Swamp has four seasons (not two)

The swamp has two season’s, right?

Meteorologically speaking, yes –

The wet season runs from late May into October and the dry season from November into May.

Hydrograph showing drop of water stage through the swamp’s major habitat types

But terrestrially speaking, as water is manifested “on the ground,” I describe the swamp’s water cycle as consisting of four seasons instead.

  • Soaking in season. The early part of May is usually the crunchiest time of the year to walk through the swamp: water is absent except in the deepest pools. By month’s end the wet season will have started, followed by June – the rainiest month of the year; yet only rarely do waters peak this early. Late May through June is usually a “soaking in” season for the preserve.
  • Sheetflow season. The onset of summer, lasting into early fall, coincides with an extensive but ephemeral sheet of shallow flowing water in the swamp. Its flowing aspect is achieved when waters rise to the base of the hydric pinelands (i.e., a depth of 20 inches in the pond apple swamps) and higher. The depth, spatial extent and flow rate of sheetflow typically peak between late August and early October.
  • Hydrologic Interregnum. Starting with the demise of sheetflow in mid fall and lasting through winter is the hydrologic interregnum. This is an approximate five month period in which “wet season” water is still present on the ground, but atmospherically the “dry season” has set in, thus initiating the slow demise of the swamp’s expansive sheet of surface water. The duration of surface water in any one spot is largely habitat dependant, but may also be sustained by winter rains, particularly during El Niño years. Pinelands go dry first, followed by marl prairies which eventually leads to a retreat of waters into the tall cypress and pond apple swamp.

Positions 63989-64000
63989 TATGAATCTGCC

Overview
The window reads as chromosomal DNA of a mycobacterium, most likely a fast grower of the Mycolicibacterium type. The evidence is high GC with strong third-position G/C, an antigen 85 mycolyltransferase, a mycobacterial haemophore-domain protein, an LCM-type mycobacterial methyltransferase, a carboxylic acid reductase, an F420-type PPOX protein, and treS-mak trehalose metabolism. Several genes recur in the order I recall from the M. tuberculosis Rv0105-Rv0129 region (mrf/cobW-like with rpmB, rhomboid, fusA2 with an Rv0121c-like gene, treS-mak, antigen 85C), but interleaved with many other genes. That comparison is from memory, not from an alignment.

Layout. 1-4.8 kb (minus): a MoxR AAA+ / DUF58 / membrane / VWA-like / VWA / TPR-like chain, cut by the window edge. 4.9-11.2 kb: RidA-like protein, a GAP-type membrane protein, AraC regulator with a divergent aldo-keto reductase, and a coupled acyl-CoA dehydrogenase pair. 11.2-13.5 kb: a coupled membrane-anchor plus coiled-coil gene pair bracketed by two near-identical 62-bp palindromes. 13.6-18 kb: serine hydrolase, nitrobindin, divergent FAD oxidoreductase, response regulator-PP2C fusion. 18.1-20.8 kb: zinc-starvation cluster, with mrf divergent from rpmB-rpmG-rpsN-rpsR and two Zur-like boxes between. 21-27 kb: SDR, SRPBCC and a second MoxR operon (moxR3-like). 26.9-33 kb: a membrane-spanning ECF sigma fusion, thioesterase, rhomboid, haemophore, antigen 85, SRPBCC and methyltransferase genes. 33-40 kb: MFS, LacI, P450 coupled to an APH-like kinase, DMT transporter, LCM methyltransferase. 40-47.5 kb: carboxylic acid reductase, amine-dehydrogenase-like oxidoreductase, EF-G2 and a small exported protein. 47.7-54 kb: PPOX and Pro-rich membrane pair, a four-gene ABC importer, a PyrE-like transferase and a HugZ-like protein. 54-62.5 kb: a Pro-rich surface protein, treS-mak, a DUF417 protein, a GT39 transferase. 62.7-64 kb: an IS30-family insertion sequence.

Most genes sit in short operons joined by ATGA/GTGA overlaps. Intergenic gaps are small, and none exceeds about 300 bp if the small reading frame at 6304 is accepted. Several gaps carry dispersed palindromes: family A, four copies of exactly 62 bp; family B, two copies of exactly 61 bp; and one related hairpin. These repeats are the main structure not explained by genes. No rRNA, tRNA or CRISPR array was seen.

• Spring drought. The swamp ebbs to its low water mark in April and May due to the cumulative effect of months with little rain and increasing rates of evapotranspiration (rising temperatures, expanding hours of daylight, and plant transpiration). During this period, surface water is practically absent from the swamp other than smallish (typically less than an acre) and isolated pools called dry season refugia.

This year the water cycle clock is running ahead of schedule:

March has barely begun and the spring drought is already underway.

Chart displaying difference between the swamp’s meteorologic and terrestrial seasons

Next up to go dry?

Smallish shallow pools of stagnant water are still hanging on in the swamp’s deepest holes – known locally as dry season refugia – but it won’t be before long that they go dry too.

That’s when the heart of the spring drought officially begins.

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